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JSF form submission without browser [duplicate]

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Question

I have very simple JSF bean like shown below:

import org.jboss.seam.annotations.Name;

@Name(Sample.NAME)
public class Sample {

    public static final String NAME="df";

    private String text = "text-test";

    public void sampleM(){
        System.out.println("Test: "+text);
    }

    public String getText() {
        return text;
    }

    public void setText(String text) {
        this.text = text;
    }
}

And JSF form connected with this component:

<h:form id="sampleForm">
        <h:commandButton id="sampleButton" action="#{df.sampleM()}" value="ok" />
</h:form>

Now, I would like to programmatically send POST request to this form.

According to my investigation the key here are POST parameters. Selected properly gives proper results (String 'Test: text-test' is printed on serwer's console).

So the question is: How should I select POST data that was correct?

JSF form shown above produces this HTML form:

<form id="sampleForm" name="sampleForm" method="post" action="/pages/main/main.smnet" enctype="application/x-www-form-urlencoded">
    <input type="hidden" name="sampleForm" value="sampleForm" />
    <input id="sampleForm:sampleButton" type="submit" name="sampleForm:sampleButton" value="ok" />
    <input type="hidden" name="javax.faces.ViewState" id="javax.faces.ViewState" value="j_id65" autocomplete="off" />
</form>

So these parameters are corrent.

But how can I find out what parameters (name and value) will be sufficient for any other component?

For example: when I send POST data the same like in shown HTML form but with different 'javax.faces.ViewState' parameter value, component method will not be executed.

Best answer

I understand that you're basically asking how to submit a JSF form programmatically using some HTTP client such as java.net.URLConnection or Apache HttpComponents Client, right?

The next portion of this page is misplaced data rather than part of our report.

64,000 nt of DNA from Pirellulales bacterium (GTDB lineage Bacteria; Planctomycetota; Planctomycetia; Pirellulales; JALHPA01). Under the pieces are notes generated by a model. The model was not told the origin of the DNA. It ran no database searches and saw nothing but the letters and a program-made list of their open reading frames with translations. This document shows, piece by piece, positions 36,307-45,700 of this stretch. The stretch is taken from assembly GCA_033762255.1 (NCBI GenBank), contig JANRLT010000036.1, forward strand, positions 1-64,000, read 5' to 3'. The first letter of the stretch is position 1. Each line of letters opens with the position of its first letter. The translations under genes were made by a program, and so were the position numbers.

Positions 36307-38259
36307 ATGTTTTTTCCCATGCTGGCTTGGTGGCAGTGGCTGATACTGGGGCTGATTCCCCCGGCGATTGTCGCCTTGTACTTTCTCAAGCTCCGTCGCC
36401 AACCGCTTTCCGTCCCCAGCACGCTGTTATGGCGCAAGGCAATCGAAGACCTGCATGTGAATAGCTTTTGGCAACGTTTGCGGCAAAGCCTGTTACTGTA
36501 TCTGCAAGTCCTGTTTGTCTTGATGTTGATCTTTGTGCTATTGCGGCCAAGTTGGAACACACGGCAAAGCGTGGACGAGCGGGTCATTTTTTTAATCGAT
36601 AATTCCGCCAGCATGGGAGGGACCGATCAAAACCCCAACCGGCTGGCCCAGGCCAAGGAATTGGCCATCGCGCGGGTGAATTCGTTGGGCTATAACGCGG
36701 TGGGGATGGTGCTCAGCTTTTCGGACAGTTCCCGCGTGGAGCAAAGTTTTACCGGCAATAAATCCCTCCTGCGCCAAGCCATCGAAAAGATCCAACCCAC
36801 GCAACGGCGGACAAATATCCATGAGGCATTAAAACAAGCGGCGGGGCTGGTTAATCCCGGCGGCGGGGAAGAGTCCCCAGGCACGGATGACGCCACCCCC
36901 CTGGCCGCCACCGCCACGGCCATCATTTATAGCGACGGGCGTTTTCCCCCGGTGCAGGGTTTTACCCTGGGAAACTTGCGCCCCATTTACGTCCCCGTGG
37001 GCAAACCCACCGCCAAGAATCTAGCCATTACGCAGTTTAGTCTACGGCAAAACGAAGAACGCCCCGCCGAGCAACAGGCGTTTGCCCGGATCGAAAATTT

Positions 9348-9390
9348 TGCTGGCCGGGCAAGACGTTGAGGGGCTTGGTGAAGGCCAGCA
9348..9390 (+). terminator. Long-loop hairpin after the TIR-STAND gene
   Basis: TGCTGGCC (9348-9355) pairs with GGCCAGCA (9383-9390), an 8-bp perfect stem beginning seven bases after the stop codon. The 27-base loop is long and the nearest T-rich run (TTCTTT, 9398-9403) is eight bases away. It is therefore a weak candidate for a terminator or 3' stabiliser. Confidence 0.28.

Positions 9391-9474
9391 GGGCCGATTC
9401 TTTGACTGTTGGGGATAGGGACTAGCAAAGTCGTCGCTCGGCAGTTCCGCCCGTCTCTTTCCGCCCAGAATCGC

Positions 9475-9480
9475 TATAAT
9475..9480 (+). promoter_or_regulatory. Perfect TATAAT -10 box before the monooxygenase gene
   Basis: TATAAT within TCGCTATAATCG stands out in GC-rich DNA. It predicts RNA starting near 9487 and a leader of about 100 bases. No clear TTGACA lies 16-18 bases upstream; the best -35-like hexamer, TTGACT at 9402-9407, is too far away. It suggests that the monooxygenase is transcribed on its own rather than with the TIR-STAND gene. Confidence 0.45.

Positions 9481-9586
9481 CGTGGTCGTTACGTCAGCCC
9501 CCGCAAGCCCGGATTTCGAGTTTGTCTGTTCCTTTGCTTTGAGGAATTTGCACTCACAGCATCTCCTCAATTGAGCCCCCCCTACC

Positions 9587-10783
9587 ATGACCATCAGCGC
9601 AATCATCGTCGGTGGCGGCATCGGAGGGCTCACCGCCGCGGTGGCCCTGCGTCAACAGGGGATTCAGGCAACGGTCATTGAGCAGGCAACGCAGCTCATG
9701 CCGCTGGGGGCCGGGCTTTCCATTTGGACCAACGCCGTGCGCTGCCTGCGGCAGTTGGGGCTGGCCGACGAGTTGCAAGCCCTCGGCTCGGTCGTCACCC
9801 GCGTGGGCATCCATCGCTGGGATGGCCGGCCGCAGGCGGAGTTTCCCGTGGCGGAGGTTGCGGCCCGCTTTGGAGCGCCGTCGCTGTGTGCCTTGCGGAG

You need to send a GET request first and make sure that you maintain the same HTTP session (basically, the JSESSIONID cookie) across requests. Let your HTTP client extract the Set-Cookie header from the response of the first GET request, obtain the JSESSIONID cookie from it and send it back as Cookie header of subsequent POST requests. This will maintain the HTTP session in the server side, otherwise JSF will treat it as a "View Expired" which may return either on a decently configured JSF web application a HTTP 500 error page with ViewExpiredException, or on a badly configured JSF web application behave as a page refresh.

As part of JSF's stateful nature and implied CSRF attack prevention, the forms must be submitted with a valid javax.faces.ViewState value as the client has retrieved itself on the initial GET request. You also need to make sure that you send the name=value pair of all other hidden fields and particularly the one of the submit button along as well.

So, if your initial GET request gives you this HTML back

<form id="sampleForm" name="sampleForm" method="post" action="/pages/main/main.smnet" enctype="application/x-www-form-urlencoded">
    <input type="hidden" name="sampleForm" value="sampleForm" />
    <input id="sampleForm:sampleButton" type="submit" name="sampleForm:sampleButton" value="ok" />
    <input type="hidden" name="javax.faces.ViewState" id="javax.faces.ViewState" value="j_id65" autocomplete="off" />
</form>

then you need to parse it (Jsoup may be helpful in this) and extract the following request parameters:

  • sampleForm=sampleForm
  • sampleForm:sampleButton=ok
  • javax.faces.ViewState=j_id65

Finally send a POST request on /pages/main/main.smnet with exactly those request parameters (and the JSESSIONID cookie!). Be careful though, it's possible that a (poor) JSF developer has skipped e.g. id="sampleButton" from the <h:commandButton> and then JSF would autogenerate one which looks like in this format sampleForm:j_id42. You can't hardcode them as the value may change depending on the component's position in the server side tree and you would then really need to parse it out the obtained HTML.

Nonetheless, it's wise to contact the site owner/admin and ask if there isn't a web service API available for the task you had in mind. A decent Java EE website which uses a JSF application for a HTML frontend usually also uses a separate JAX-RS application for a REST frontend.

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